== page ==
“Multilinguals are better at making rational decisions in the second language,” says Antonella Sorace, Professor of Development Linguistics at Edinburgh University
Everyone knows that some native English speakers teach English and are paid ten times more than non-native English teachers who have studied at University and have many years’ experience in teaching English as a second language.
Is it acceptable?
Note: This is the first of two blog posts. The first seeks to explain what diversity is all about and why it is important, and specifically why it is important in our context in language teaching organisations (and indeed what it should mean to us). The second, to follow, will talk about how we can think about our hiring policies and practices such that we ensure a diverse group of teachers and other staff.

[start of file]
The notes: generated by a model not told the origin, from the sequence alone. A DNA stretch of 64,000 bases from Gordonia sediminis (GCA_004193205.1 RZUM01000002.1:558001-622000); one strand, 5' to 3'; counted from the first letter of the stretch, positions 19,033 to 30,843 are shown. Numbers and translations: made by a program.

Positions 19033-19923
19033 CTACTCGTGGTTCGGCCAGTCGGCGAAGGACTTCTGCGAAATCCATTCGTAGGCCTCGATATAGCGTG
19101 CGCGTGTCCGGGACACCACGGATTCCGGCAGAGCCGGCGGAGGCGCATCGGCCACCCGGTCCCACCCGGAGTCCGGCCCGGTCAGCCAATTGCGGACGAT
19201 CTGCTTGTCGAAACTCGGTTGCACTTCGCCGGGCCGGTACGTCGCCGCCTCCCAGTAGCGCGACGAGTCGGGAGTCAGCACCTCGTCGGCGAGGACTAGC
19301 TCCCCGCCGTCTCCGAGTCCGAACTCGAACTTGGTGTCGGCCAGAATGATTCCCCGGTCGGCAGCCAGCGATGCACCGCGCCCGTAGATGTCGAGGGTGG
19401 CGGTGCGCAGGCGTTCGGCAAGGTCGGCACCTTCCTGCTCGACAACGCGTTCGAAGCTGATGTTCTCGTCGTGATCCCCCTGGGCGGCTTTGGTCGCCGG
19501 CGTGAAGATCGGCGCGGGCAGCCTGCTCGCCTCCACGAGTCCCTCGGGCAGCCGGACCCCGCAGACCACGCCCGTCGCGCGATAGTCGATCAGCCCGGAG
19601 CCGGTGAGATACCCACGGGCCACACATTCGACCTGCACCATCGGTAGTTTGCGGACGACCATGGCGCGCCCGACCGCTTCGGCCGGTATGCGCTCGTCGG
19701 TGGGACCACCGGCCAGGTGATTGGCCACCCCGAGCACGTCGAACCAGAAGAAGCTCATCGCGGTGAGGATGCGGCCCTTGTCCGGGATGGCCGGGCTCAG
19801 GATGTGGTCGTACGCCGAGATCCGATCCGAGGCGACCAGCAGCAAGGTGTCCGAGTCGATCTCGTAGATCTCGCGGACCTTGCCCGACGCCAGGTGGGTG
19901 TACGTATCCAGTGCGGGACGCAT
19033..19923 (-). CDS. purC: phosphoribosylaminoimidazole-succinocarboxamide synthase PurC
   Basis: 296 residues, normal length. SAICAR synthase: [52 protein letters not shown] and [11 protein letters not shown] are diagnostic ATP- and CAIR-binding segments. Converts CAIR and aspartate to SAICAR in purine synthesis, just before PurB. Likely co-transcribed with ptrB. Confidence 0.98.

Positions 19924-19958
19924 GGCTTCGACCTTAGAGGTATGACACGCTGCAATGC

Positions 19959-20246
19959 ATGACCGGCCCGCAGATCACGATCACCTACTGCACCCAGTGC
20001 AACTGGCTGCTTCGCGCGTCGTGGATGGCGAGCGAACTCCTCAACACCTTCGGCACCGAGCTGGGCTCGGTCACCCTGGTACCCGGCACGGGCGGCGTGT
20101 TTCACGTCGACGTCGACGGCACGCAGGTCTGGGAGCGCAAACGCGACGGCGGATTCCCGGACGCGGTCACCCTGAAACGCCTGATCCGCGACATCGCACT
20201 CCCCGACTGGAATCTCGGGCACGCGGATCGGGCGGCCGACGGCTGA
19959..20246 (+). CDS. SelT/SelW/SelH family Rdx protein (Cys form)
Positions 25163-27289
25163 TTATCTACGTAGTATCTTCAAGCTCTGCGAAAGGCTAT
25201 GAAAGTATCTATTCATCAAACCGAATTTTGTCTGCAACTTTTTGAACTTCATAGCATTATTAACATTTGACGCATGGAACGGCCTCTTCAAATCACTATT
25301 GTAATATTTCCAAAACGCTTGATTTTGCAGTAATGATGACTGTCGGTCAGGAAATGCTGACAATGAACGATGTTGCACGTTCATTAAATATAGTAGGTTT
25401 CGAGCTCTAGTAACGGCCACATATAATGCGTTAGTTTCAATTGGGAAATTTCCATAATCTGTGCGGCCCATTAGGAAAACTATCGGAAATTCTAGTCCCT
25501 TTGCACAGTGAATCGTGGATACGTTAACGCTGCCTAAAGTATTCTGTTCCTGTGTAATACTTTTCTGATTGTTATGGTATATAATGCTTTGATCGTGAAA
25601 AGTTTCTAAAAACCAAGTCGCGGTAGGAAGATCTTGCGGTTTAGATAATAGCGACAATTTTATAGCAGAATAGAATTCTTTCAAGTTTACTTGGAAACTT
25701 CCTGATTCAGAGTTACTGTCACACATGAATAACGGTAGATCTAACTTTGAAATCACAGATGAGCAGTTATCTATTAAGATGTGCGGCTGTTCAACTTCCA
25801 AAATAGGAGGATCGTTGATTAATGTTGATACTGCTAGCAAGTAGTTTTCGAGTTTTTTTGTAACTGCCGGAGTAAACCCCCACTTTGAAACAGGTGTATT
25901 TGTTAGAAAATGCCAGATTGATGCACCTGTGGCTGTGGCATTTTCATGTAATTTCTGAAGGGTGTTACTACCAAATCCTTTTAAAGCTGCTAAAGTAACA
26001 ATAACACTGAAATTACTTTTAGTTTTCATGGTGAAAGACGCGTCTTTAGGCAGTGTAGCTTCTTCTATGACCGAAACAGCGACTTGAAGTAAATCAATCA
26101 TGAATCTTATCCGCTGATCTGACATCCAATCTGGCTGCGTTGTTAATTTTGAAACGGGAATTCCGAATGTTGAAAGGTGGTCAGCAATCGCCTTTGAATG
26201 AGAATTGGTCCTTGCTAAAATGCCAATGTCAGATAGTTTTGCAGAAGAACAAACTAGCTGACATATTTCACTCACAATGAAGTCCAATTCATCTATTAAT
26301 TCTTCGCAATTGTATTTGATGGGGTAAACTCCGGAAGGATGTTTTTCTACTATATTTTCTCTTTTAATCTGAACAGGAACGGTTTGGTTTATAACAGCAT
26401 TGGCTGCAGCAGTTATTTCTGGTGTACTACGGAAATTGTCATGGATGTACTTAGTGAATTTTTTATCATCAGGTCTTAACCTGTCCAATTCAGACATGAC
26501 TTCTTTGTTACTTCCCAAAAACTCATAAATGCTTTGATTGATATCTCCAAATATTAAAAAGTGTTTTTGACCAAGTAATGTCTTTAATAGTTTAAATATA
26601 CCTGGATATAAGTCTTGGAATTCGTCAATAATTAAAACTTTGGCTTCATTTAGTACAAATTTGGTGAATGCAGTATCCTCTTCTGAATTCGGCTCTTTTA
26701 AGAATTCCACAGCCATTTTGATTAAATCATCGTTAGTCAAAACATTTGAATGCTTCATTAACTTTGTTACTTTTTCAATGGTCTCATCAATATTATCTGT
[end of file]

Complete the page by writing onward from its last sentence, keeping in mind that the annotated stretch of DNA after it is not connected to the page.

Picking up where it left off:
What is diversity and why should we seek it?
An introduction to diversity
Diversity in organisations involves hiring and supporting a workforce of people with differences. The typical range of differences mentioned and referred to in the literature include race, gender, ethnicity, sexual orientation, physical abilities and economic backgrounds. The idea of a diverse workplace is that employees work together to create a culture of inclusiveness, where all employees feel valued.
Being part of a diverse…
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